Sarah Perry

Sarah Perry resembles a hunter-gatherer as she searches for weeks and months to find abandoned artifacts in remote locations in order to create her sculptures. She conjures poetic narratives from the bones found in owl “cough balls” or tire scraps on the sides of freeways.  Her orientation as an artist is through the lens of the philosopher, always examining the desire to understand our part in the larger realm of nature and the universe.  She brings together our understanding of the world above and below.

Here, Sarah Perry speaks about her work:

“Most of my sculptures begin from a fully formed idea. I'll be watering the yard, driving or otherwise immersed in the mundane when, like a clap, there it is. Beast of Burden is a nine foot tall old-style rocket made from cattle leg and jaw bones. I drove many hundreds of miles to collect all of the bones, in addition encountering lots of odd and wonderful adventures along the way. I tried to communicate through this piece, the merger of the weight of our brutish past with our striving to explore and understand our present. Pull of the Moon is another piece born of bones, only minute ones. Owls ingest small creatures, dissolve the protein and regurgitate a sterile ball of fur and bones. When examined closely, they look just like ours- tiny ribs, ball and socket hip joints and miniscule molars. Bags of these treasures were collected in the mountains of Nevada. All of those lives and our shared evolution became a spiral staircase, DNA-like in it's ascent upward. Similarly, many days were spent on freeways gathering blown out truck tires to create a series of life sized gorillas. Although I frequently weld, saw, drill, carve, glue, paint and otherwise manipulate these disparate objects, it remains important that my hand not show in the process. I want the works to look as if they had been born that way, as if you happened to stumble upon them in some long forgotten alchemist's attic.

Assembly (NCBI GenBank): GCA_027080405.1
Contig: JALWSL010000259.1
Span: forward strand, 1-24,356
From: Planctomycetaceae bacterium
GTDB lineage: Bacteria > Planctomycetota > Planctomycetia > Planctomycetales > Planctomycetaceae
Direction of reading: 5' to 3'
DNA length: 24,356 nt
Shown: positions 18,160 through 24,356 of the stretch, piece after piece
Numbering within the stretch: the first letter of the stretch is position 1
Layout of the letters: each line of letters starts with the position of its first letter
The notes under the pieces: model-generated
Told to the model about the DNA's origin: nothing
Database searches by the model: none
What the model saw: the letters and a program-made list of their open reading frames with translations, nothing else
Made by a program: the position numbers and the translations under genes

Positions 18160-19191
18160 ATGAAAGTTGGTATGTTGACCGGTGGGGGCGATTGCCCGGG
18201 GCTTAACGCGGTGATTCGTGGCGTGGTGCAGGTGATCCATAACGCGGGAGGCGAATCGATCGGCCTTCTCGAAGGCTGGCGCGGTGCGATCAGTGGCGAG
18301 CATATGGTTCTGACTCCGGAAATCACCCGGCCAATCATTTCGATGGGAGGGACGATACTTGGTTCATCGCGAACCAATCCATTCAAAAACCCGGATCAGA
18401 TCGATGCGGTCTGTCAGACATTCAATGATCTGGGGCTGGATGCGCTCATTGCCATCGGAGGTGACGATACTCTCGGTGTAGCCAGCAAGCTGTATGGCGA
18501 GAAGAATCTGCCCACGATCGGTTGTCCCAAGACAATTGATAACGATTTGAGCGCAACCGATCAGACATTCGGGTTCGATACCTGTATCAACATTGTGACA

Sculpture, for me, is how I communicate my subtlest emotions and deepest beliefs succinctly. They can be frightening as an uncensored dream, humorous, or touch on the unknown or unknowable. I am by nature a 'hunter/gatherer', often seeking the awe in things. It's in my very marrow to look.”